The cult of youth has poisoned the world of music. Pop culture would have "instant artists shine momentarily, and then disappear quietly into the "where are they now category before they lose their baby teeth. In spite of this, seasoned musicians continue to move forward, breaking boundaries and defying the international fetishism of youth.
Michael Musillami is one such visionary musician. On Dachau, his veteran trio, augmented on several tracks to a quartet, quintet or sextet, fuses a warm traditional sound with highly modern playing into a seamless whole, stating unequivocally that the world of improvised music need not enslave itself to pop culture's obsession with disposable art(ists).
The realm of jazz guitar is fettered with a duality of possibilities: the classic tradition of Wes Montgomery and Jim Hall or the anything-goes realm of Bill Frisell. The jaunty melody of "Dresden" reveals the dichotomy that is Michael Musillami: a traditional jazz guitar sound coupled with a penchant for freely improvised lines, odd meters, and a conjuring of otherworldly soundscapes. This unlikely union creates a unique moment in jazz history: highly listenable free jazz guitar playing.
Throughout the record, Joe Fonda's warm bass tone anchors the movements of both Michael Musillami and drummer George Schuller. Like Scott LaFaro, he uses the entire register of the instrument for highly interactive and contrapuntal basslines. With music that exists on the fringes of jazz, maintaining group cohesion can be difficult. On the title track, "Dachau," Joe Fonda's playing serves to unite the frenetic drumming of George Schuller and the jaunty lines of Michael Musillami into a unified whole. Like Charlie Haden in Ornette Coleman's groups, Joe Fonda gives the music a completeness through strong melodic bass parts and intuitive interaction with the ensemble.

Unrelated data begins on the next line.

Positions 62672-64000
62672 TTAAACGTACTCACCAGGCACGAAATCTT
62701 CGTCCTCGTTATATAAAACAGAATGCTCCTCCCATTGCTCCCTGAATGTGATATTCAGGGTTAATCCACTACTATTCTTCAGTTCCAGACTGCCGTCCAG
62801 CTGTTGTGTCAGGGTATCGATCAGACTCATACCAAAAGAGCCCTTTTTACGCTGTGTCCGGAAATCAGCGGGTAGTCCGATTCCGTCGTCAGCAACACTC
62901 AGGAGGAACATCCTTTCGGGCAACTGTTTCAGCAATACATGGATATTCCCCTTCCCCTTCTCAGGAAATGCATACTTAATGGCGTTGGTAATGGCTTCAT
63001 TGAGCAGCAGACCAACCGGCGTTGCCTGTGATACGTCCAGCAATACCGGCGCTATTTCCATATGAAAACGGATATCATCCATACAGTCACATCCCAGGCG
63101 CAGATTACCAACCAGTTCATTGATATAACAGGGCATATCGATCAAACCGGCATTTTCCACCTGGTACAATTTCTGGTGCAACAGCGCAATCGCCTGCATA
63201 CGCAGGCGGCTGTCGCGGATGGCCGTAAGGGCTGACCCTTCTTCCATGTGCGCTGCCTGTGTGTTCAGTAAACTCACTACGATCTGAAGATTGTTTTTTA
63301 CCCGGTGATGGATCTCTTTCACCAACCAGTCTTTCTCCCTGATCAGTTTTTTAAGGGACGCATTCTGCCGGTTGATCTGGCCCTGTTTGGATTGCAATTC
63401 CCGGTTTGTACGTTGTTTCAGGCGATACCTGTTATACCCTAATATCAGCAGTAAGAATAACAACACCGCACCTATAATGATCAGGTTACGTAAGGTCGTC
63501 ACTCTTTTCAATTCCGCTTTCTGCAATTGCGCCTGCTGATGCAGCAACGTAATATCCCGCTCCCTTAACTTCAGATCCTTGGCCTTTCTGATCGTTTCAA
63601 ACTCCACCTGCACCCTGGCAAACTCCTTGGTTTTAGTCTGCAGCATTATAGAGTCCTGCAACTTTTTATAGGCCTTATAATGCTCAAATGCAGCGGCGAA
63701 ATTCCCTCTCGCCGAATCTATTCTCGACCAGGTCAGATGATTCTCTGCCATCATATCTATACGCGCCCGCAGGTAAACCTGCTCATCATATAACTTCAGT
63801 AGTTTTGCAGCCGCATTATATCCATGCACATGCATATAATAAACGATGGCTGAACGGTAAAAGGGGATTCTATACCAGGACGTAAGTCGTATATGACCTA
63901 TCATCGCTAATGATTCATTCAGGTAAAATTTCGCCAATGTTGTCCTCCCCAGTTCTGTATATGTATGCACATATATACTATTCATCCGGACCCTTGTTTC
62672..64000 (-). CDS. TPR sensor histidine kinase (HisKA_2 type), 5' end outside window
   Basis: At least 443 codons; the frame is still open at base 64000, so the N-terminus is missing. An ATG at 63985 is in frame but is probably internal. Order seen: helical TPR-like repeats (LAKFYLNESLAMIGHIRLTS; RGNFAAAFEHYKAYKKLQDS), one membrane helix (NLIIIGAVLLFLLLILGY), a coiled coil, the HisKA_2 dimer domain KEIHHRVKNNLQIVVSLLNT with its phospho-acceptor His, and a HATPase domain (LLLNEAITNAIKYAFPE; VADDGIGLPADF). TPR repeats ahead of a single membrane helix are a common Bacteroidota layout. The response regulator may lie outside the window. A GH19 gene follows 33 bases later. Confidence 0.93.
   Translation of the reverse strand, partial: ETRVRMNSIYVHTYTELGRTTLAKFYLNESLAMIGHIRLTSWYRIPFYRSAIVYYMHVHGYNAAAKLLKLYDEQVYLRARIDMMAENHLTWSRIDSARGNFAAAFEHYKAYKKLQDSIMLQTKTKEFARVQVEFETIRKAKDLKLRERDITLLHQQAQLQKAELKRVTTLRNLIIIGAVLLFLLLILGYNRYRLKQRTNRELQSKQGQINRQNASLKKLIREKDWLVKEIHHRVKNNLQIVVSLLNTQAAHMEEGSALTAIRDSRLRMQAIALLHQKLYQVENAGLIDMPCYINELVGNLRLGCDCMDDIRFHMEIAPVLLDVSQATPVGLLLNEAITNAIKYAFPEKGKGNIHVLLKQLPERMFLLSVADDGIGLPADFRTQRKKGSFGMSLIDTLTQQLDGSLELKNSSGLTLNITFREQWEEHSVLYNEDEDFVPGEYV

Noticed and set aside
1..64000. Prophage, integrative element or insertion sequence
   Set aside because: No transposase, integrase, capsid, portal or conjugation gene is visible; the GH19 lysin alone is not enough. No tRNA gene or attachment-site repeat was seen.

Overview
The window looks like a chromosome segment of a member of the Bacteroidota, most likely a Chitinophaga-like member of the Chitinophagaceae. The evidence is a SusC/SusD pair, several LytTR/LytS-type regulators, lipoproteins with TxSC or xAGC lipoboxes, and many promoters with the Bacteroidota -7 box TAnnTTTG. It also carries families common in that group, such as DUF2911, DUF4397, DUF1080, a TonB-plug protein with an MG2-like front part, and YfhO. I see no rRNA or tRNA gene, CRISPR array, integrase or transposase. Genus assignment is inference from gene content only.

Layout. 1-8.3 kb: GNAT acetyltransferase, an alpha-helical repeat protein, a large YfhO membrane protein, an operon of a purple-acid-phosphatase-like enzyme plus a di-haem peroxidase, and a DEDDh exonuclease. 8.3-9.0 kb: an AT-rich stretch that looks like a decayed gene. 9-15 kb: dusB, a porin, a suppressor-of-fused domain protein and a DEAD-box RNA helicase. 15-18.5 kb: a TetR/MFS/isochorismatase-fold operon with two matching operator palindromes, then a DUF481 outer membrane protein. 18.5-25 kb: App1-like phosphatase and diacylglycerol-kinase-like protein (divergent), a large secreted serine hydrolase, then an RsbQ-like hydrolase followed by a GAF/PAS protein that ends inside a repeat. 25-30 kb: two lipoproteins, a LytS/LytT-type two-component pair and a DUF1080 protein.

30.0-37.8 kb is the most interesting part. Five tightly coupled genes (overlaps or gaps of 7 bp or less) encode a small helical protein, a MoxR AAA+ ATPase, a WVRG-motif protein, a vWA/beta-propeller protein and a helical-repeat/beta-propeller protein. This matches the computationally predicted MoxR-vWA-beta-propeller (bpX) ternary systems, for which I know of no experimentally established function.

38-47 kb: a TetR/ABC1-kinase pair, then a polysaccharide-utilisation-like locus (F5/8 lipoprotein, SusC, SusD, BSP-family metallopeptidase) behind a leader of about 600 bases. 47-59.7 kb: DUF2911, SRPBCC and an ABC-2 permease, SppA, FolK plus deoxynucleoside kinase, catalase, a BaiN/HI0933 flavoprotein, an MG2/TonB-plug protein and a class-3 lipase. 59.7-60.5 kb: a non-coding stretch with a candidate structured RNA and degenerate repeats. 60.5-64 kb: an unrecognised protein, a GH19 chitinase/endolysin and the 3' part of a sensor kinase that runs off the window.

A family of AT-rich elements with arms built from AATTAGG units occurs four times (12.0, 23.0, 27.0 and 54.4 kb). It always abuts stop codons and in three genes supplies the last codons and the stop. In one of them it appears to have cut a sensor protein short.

Veteran jazz drummer George Schuller is the MVP of Dachau. His clever and rambunctious playing keeps the record grooving continually, showing that freer music need not be devoid of feel. Moving seamlessly from the frenetic "Archives" to the melismatic "Dachau" with aplomb, Schuller is part of a rare breed of drummers who are capable of making the drums whisper, roar, groove or swing without sounding schizophrenic. Bringing to the table a dark cymbal texture and round drum tone that complement the ensemble perfectly, he is johnny-on-the-spot, catching everything everyone does and raising the musical bar continually.
Free improvisation can be a no man's land. The fainthearted need not apply. Over the years many carpetbagger musicians have seen fit to approach the daunting task of musical coherence in a freer setting without the ability to do so, effectively souring many ears to what can be highly imaginative and kinetic music. With Dachau, Michael Musillami demonstrates all that free music wants to live up to but often doesn't. Armed with a renegade ensemble of daring musicians with a classic jazz sound, Dachau is a work of surprising musical cohesion and inventiveness.